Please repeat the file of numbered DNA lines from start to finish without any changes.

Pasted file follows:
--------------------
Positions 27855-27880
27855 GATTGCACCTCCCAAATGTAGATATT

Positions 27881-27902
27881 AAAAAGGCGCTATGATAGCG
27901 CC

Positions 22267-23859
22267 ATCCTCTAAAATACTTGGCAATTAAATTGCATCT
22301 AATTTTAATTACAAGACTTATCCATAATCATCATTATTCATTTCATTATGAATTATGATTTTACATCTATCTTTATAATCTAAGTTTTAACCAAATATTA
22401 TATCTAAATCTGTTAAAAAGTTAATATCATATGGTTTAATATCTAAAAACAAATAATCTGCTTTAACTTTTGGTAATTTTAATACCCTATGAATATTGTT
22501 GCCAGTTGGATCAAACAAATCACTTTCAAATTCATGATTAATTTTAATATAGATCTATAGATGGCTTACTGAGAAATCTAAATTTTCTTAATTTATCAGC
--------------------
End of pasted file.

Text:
Positions 27855-27880
27855 GATTGCACCTCCCAAATGTAGATATT

Positions 27881-27902
27881 AAAAAGGCGCTATGATAGCG
27901 CC

Positions 22267-23859
22267 ATCCTCTAAAATACTTGGCAATTAAATTGCATCT
22301 AATTTTAATTACAAGACTTATCCATAATCATCATTATTCATTTCATTATGAATTATGATTTTACATCTATCTTTATAATCTAAGTTTTAACCAAATATTA
22401 TATCTAAATCTGTTAAAAAGTTAATATCATATGGTTTAATATCTAAAAACAAATAATCTGCTTTAACTTTTGGTAATTTTAATACCCTATGAATATTGTT
22501 GCCAGTTGGATCAAACAAATCACTTTCAAATTCATGATTAATTTTAATATAGATCTATAGATGGCTTACTGAGAAATCTAAATTTTCTTAATTTATCAGC